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Control Structures in Scala- A brief overview

If Statements:

Lets consider a first entry example of If statments, without using much of Scala’s features.


if(5+6==10){

println("You are wrong in calculations")

}else{

println("Keep it up")

}

This is a pretty simple and straight forward examples. Now lets add some Scala flavor in the If-Statement. In Scala If-Statements are expressions, which means that the value from If-Statements can be assigned to some variable. Lets consider another example- Finding greatest of two numbers.

Note: I am using the scala interpreter.

scala>var num1=54
num1:Int=54
scala>var num2=76
num2:Int=76

I have created 2 variables. We will have to write a If-Statement for finding out the greatest value and assign it to another variable.

scala>var big=if(num1>num2){ num1}else{num2}
big:Int=76
scala>println(big)

One can see how the result from a if-expression is assigned to a variable. This feature of If construct has removed the need of a Select case construct. Also note that the Type Inference coming into play there- I haven’t mentioned tat big is a Int but it has inferred based on the If-Statement that it will hold an Int. If we had missed the else part then it would have inferred the type to be Unit (void in Java).

For Loops

In the Scala world they are also referred to as the “For Comprehension” or “For Expression”. Let’s consider a example list.

scala> var cities=List(“Bangalore,India”, “Delhi, India”, “Chennai, India”,”Tokyo, Japan”, “New York, USA”, “London, UK”, “Paris, France”)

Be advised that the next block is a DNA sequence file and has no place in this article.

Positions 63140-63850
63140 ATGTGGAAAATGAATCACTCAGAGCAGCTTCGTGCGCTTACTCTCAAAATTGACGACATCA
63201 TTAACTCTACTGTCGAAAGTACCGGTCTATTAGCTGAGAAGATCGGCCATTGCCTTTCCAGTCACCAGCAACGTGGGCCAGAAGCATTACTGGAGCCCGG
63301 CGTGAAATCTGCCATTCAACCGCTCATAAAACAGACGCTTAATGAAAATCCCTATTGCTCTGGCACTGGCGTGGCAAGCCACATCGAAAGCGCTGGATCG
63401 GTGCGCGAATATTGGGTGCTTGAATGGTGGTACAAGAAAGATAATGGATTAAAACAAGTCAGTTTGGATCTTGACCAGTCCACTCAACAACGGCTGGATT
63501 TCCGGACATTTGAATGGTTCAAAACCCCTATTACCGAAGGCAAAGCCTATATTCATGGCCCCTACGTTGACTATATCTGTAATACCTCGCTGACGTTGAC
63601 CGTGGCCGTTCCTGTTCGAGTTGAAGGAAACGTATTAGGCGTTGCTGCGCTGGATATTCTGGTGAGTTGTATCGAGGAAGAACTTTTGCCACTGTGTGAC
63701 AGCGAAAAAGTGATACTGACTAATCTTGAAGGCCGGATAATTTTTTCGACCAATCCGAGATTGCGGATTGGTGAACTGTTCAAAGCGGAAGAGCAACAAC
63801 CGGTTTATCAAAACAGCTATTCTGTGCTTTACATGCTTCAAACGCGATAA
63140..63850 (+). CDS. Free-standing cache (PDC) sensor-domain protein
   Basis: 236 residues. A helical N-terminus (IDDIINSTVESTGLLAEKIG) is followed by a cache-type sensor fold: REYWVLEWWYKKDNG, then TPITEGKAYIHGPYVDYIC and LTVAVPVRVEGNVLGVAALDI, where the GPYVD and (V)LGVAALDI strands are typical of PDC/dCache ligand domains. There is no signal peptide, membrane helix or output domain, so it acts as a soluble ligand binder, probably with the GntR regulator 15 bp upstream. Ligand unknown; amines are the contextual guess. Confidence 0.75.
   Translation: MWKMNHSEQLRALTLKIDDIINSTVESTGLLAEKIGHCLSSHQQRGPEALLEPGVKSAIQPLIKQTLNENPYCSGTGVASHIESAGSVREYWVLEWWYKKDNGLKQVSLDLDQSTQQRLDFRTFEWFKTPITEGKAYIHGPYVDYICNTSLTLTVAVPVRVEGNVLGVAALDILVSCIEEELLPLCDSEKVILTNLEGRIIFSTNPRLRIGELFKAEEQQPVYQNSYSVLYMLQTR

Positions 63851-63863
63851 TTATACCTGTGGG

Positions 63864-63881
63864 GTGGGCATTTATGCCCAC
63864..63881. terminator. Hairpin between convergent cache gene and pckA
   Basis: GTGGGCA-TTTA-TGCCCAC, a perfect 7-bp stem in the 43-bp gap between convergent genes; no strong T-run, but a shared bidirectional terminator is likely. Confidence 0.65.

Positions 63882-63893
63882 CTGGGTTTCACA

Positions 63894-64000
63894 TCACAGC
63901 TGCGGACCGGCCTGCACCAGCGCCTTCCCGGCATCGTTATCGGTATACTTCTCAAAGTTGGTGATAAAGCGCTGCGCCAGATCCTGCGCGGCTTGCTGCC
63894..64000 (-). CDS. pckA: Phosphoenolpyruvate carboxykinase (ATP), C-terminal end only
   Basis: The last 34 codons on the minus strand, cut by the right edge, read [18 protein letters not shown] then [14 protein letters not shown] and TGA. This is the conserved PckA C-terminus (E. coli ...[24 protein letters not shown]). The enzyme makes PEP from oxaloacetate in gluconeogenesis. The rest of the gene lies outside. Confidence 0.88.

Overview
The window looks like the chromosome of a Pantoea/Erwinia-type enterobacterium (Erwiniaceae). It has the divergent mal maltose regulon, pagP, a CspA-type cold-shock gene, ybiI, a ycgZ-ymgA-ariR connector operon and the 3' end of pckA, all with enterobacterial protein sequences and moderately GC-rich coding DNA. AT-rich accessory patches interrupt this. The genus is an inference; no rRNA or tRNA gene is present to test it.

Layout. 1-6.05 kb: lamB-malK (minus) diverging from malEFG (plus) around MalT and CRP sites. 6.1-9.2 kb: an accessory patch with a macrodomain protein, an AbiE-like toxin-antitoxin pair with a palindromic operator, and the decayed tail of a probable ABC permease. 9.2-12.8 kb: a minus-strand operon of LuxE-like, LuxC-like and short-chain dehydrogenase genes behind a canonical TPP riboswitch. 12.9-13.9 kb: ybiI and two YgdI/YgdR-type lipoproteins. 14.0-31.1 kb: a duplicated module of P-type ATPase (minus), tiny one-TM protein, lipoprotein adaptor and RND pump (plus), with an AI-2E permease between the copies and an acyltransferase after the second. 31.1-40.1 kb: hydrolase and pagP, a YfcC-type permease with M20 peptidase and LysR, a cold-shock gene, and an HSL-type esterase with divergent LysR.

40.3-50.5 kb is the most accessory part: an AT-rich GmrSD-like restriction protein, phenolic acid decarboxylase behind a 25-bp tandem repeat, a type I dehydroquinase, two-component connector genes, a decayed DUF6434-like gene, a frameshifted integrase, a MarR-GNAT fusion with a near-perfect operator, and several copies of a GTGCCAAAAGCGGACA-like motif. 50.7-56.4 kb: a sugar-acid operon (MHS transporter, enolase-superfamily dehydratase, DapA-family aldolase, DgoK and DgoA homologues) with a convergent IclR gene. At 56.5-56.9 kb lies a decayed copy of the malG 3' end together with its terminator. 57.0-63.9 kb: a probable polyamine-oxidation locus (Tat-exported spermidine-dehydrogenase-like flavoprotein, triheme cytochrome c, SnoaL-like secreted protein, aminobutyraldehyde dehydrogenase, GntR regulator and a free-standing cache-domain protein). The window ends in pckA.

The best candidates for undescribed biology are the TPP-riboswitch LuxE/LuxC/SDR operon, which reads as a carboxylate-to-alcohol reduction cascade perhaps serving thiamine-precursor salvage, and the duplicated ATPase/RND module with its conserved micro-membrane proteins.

The above code will create a List of Cities along with their countries.  Now lets use a for loop to “comprehend” the list.


scala> for(city <- cities)println(city)

&#91;/sourcecode&#93;

Straight forward and simple. The left arrow operator (&lt;-) is called as "<strong>generator</strong>" as it is used to generate elements from the list. Now lets print the cities in India with the help of the Scala's features



scala>for(city <- cities if city.contains("India"))println(city)

Bangalore,India

Delhi, India

Chennai, India

&#91;/sourcecode&#93;

The above technique is called "<strong>Filtering</strong>". One can add multiple filers (if condition) and the filers have to be seperated by using ";".  Now suppose we want to store the Indian cities in a separate list, what do we do? Scala does have a solution to that as well. Lets look at the code:



scala> var indianCities=for(city <- cities if city.contains("India"))yield city

scala>for(city <-indianCities)println(city)

Bangalore,India

Delhi, India

Chennai, India

&#91;/sourcecode&#93;

The type of the yielded list has not been mentioned. Scala infers the type from the Type of the Collection being used to yeild a new List.

<strong>While and Do-While Loops:</strong>

While loops, as in other languages, execute the code in the block until the condition is true. Do-While is similar to While the only difference being that the loop is executed at least once and checks to see if the condition is true or not.

Example to find sum of first 10 natural numbers



scala> var i=1

scala>var sum=0

scala>while(i<=10){ sum=sum+i;i=i+1}

scala>println(sum)

An example to show do while loop:


scala>sum=0;i=0;

scala>do{ sum +=i;i+=1}while(sum<100)

scala>println(i)

That was a brief overview of If, For, While and Do-While constructs.

Categories: Scala Tags: , , , , , ,